The little Border burghs of Scotland were always the first places to feel the onslaught of the English invaders. They celebrate their continuing existence with a flamboyant ceremony called the ‘Common Ridings’, an event that marks the right of the common people to the common land.
One of the oldest takes place on the last Friday in July at Langholm, Dumfries-shire.
Langholm Fair and Common Riding begin when horsemen gather in the square, and the Provost (Major), presents colours to the young man chosen as the Cornet for the year.
After the ‘Cryer’ proclaims the town’s right to cut peat and bracken on the commons, the Cornet, accompanied by several dozen other riders, charges his horse up a steep hill known as the Kirkwynd.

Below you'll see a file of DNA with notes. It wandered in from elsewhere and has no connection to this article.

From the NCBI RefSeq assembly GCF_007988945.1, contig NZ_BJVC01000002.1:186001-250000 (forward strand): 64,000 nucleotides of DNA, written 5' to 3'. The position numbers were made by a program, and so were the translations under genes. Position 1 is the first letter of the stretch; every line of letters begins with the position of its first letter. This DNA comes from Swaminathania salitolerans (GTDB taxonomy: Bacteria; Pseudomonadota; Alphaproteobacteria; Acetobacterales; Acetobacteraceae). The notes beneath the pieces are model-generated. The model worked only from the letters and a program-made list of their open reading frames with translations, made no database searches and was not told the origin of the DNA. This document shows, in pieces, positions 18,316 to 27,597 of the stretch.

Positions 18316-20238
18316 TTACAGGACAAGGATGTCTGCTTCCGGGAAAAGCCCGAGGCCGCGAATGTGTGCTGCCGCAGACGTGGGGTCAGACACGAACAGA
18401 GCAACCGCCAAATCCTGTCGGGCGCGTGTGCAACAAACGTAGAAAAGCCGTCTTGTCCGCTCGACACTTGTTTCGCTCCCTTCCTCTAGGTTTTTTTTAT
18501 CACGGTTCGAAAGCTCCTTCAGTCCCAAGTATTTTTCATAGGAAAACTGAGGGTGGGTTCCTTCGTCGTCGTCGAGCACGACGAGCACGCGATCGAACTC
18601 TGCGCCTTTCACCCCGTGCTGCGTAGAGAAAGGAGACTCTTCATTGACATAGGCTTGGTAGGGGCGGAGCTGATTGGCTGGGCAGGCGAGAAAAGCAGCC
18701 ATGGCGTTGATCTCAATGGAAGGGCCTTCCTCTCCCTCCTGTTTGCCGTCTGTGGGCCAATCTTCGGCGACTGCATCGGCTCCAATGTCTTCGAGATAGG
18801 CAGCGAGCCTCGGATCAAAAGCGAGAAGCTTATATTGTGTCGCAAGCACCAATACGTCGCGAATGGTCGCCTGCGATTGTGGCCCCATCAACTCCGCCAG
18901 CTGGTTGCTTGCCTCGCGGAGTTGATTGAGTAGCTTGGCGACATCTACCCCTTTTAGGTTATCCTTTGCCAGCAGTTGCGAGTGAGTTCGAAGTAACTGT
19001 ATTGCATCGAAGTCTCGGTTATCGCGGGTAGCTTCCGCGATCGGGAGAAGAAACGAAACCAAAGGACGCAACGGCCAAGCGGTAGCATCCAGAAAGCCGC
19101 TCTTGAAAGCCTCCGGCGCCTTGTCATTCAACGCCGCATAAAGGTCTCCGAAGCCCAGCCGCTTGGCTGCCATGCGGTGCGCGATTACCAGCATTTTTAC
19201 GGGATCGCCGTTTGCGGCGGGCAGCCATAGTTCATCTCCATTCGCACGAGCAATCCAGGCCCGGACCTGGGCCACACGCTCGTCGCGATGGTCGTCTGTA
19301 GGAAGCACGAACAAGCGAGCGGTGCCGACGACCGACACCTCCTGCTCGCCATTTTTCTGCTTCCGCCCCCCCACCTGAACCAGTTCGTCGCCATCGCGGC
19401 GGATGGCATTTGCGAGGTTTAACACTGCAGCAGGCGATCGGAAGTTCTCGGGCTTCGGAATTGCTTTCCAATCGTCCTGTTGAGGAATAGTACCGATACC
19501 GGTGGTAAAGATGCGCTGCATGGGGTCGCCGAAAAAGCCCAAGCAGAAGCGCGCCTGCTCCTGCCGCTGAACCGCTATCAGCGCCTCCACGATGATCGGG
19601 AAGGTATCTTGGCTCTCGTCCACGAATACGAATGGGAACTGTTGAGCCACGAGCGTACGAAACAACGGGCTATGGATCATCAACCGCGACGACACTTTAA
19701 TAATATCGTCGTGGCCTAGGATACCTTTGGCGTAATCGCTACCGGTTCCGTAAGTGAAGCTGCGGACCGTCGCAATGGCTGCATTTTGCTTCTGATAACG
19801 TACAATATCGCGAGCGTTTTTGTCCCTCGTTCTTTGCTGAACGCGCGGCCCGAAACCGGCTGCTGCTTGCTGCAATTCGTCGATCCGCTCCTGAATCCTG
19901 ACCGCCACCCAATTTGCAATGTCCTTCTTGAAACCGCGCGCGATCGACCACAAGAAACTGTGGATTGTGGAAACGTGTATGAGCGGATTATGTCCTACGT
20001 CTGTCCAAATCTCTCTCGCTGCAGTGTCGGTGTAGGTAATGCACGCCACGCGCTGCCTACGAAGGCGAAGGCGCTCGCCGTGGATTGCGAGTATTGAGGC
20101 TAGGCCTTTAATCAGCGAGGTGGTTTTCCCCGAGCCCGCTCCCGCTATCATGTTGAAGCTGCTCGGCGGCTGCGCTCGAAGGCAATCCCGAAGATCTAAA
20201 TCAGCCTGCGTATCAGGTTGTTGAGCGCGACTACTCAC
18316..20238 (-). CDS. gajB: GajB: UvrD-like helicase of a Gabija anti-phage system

At the top of the hill these riders follow a centuries-old route, stopping at various points to dig peat and pull bracken.
Meanwhile in the town, processions march behind symbols: a fish, nailed to a Barely Bannock (a large scone), a crown made of plaited sweet williams and huge thistle grown specially for the occasion.
The Cornet and his party return to the square for a second proclamation by the Cryer.
‘So now I will conclude and say nae mair,
And if ye’re pleased I’ll cry the Langholm Fair’.
This corner of Dumfries-shire was home to the Armstrong clan, who were feared outlaws and cattle-raiders who raided both sides of the Border when the moon was right.
The Armstrong’s had a phrase peculiar to their clan “There will be moonlight again”, and it had considerable meaning – a raid was imminent!
It is perhaps appropriate that the first man to set foot on the moon, Neil Armstrong, the astronaut, is a descendant of the Armstrong’s of Mangerton.
Neil Armstrong was made a freeman of Langholm when he visited the town in 1972 during his world tour.
He certainly has the right to repeat the family phrase!
Photo © D. Harkness 2002
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